Dodd was elected as a Democrat to the House of Representatives in 1952, and served two terms. He lost a Senate election in 1956 to Prescott S. Bush, but was elected in 1958 to Connecticut's other Senate seat and then re-elected in 1964.
Before becoming a U.S. senator, Dodd was hired to lobby for Guatemala in the United States for $50,000 a year by Guatemalan dictator Carlos Castillo Armas. According to the North American Congress on Latin America, Dodd "had perhaps the coziest relationship with the Castillo Armas government." After a short trip to Guatemala in 1955, Dodd urged the House of Representatives to increase aid to the Central American country. Dodd's amendment passed and Guatemala received 15 million dollars of US aid in 1956.
As chairman of the Senate Subcommittee on Juvenile Delinquency, Dodd worked to restrict the purchase of mail order handguns, and later shotguns and rifles. These efforts culminated in the Gun Control Act of 1968, which Dodd introduced.
Recently, with the discovery and publication of a letter from the Library of Congress to Senator Dodd from July 1968 confirming his request to have a series of Nazi laws translated from documents provided by Senator Dodd, controversy has arisen as to how much of the Gun Control Act of 1968 was taken directly from gun registration laws enacted and enforced by the Nazis in Germany and areas under Nazi control. It is believed that Senator Dodd obtained copies of the Nazi laws while serving as a prosecutor at Nuremberg.
In 1967 he was censured by the Senate for using campaign funds for personal purposes. Beyond the Senate Ethics Committee's formal disciplinary action, other sources (such as investigative journalist Drew Pearson and Jack Anderson's Congress in Crisis) suggest Dodd's corruption was far broader in scope. In 1970, after suffering a heart attack, he chose not to run for re-election for the Senate, and the Democrats nominated Joseph Duffey to replace him. However, Dodd entered the race after the primary as an Independent. Taking just under a quarter of the vote, both he and Duffey lost to Lowell Weicker.
Months after his defeat, Dodd died from a heart attack at his home.
General Ira Clarence Eaker was a general of the United States Army Air Forces during World War II. Eaker, as second-in-command of the prospective Eighth Air Force, was sent to England to form and organize its bomber command. However while he struggled to build up airpower in England, the organization of the Army Air Forces kept evolving and he was named commander of the Eighth Air Force on December 1, 1942.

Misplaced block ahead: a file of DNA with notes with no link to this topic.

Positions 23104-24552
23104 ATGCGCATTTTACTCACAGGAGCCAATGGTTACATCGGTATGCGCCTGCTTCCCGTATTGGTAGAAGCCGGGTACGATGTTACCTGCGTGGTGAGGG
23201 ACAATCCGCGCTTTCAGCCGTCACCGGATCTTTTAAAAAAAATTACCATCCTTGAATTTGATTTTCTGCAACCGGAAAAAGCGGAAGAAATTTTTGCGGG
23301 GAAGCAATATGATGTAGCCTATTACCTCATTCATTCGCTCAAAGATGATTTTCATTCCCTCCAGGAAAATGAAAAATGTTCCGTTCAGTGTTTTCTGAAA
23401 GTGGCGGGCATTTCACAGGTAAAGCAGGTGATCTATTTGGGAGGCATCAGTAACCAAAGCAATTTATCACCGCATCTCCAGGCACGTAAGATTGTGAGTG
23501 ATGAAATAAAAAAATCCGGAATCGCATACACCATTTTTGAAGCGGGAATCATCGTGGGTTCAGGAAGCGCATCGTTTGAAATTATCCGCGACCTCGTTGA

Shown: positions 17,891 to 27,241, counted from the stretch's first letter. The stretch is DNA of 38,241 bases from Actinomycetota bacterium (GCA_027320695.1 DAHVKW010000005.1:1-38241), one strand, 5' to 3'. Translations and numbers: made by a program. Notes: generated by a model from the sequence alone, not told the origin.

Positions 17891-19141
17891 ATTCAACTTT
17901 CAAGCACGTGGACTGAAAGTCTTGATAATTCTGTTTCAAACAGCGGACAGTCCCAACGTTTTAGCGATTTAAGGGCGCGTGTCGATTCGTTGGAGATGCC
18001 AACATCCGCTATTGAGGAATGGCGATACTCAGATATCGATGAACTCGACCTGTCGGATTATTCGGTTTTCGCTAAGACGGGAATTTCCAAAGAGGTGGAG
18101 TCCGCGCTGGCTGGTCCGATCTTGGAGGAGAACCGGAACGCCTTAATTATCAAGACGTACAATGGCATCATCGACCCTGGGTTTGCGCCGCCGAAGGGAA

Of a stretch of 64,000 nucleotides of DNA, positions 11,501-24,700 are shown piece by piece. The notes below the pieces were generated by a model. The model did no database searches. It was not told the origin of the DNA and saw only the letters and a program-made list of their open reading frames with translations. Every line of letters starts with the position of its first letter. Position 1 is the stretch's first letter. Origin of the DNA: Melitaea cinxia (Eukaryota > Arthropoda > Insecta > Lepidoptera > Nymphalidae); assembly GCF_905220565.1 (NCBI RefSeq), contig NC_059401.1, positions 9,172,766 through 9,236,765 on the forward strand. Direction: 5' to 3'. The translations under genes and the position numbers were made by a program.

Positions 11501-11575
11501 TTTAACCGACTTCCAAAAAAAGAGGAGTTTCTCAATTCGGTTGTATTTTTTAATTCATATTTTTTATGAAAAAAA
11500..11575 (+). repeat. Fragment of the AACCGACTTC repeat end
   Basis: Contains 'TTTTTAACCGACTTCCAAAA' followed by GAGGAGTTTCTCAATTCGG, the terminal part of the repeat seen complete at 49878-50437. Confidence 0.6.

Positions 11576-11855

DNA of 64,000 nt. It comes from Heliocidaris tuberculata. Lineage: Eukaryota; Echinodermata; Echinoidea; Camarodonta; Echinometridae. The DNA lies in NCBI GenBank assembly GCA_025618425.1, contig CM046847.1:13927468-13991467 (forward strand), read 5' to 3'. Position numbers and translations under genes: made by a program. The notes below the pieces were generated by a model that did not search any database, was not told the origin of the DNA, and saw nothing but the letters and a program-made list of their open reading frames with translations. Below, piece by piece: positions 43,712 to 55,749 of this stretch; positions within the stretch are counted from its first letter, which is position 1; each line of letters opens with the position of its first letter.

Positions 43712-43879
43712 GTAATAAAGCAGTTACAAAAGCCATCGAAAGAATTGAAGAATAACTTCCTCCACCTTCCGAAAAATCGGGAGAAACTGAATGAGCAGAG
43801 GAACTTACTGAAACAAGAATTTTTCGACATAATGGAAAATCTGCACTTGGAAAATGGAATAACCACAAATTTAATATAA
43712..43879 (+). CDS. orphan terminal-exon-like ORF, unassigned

Although his background was in single-engine fighter aircraft, Eaker became the architect of a strategic bombing force that ultimately numbered forty groups of 60 heavy bombers each, supported by a subordinate fighter command of 1,500 aircraft, most of which was in place by the time he relinquished command at the start of 1944.
Eaker then took overall command of four Allied air forces based in the Mediterranean Theater of Operations, and by the end of World War II had been named deputy commander of the U.S. Army Air Forces. He worked in the aerospace industry following his retirement from the military, and then became a newspaper columnist.
Eaker was born in Field Creek, Texas, in 1896, the son of a tenant farmer. He attended Southeastern State Teachers College in Durant, Oklahoma, and then joined the US Army in 1917.
He was appointed a second lieutenant of Infantry, Officer's Reserve Corps, and assigned to active duty with the 64th Infantry Regiment at Camp Bliss, El Paso, Texas. The 64th Infantry was assigned to the 14th Infantry Brigade on December 20, 1917, to be part of the 7th Infantry Division when it deployed to France.
On November 15, 1917, Eaker received a commission in the Regular Army. He received a Bachelor of Arts degree in journalism from the University of Southern California in 1934.